The Red Scare and the harassment of Robeson and Du Bois discouraged others from speaking out against American nuclear policies. But some people weren’t intimidated. “Fear is now the American way of life,” said an antinuclear pamphlet handed out by Dorothy Day, the radical Christian pacifist and co-founder of the Catholic Worker movement, whose followers tried to emulate the selfless compassion of Jesus Christ. Day was arrested in New York City for refusing to participate in the 1955 Operation Alert civil defense drill. Instead of taking shelter, she and two dozen other protesters sat on benches in City Hall Park. “We will not obey this order to pretend, to evacuate, to hide,” her pamphlet explained:
In view of the certain knowledge the administration of this country has that there is no defense in atomic warfare, we know this drill to be a military act in a cold war to instill fear, to prepare the collective mind for war. We refuse to cooperate.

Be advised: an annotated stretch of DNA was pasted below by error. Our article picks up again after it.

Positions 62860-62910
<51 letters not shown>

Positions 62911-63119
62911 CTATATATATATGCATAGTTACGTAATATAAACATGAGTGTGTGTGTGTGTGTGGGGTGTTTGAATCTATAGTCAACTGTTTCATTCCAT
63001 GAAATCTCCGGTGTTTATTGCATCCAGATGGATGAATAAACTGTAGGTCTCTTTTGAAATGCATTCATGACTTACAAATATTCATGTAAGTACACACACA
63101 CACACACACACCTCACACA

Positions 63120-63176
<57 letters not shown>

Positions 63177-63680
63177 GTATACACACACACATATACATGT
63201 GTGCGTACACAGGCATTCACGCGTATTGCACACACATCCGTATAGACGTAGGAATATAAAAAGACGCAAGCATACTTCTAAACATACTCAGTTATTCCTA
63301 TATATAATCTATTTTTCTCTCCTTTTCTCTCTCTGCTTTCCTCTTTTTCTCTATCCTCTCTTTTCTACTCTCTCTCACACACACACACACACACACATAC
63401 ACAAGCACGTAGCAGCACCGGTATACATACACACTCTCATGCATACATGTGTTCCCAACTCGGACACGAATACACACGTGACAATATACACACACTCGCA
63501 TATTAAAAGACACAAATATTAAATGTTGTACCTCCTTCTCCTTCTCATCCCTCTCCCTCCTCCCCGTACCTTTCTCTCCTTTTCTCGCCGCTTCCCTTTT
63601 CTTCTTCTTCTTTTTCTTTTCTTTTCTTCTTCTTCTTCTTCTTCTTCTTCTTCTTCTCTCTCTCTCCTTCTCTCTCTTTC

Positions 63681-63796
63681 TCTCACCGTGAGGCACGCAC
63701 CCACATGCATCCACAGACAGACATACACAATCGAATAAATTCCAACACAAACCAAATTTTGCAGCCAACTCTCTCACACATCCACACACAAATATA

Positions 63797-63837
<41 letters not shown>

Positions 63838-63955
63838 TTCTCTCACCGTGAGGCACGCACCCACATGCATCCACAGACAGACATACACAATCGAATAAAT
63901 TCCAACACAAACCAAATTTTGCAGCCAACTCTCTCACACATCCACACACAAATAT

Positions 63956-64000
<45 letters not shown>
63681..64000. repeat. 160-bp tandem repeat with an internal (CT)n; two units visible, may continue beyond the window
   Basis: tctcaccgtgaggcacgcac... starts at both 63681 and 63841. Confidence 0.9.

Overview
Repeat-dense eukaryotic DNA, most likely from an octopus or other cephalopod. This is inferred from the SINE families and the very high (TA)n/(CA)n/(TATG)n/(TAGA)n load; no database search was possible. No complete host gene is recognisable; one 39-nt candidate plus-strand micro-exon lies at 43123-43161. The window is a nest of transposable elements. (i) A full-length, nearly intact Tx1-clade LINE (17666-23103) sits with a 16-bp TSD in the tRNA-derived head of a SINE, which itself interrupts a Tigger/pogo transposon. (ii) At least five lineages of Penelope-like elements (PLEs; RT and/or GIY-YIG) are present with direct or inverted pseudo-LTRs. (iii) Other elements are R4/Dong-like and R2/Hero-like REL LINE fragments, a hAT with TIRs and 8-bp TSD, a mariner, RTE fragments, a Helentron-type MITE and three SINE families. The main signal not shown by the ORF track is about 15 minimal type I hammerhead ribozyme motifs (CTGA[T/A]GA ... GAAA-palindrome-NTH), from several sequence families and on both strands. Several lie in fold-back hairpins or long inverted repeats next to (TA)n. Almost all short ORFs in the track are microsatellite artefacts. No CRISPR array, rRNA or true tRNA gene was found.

Day received a suspended sentence—but continued to protest the annual drills until they were ended in 1962, getting arrested four more times and spending a total of six weeks in jail.
Albert Einstein and the philosopher Bertrand Russell also spoke out against the nuclear arms race, carefully navigating the controversy surrounding the issue. Not long after Einstein’s death in 1955, their joint manifesto contained the memorable lines, “We appeal as human beings to human beings: Remember your humanity, and forget the rest… if you cannot, there lies before you the risk of universal death.” The following year, one of the most famous lines in twentieth-century poetry appeared in “America,” Allen Ginsberg’s beat rant against Eisenhower era conformity: “Go fuck yourself with your atom bomb.”
“I don’t think the choice is any longer between violence and nonviolence in a day when guided ballistic missiles are carving a highway of death through the stratosphere,” King said in 1961. “I think now it is a choice between nonviolence and nonexistence.”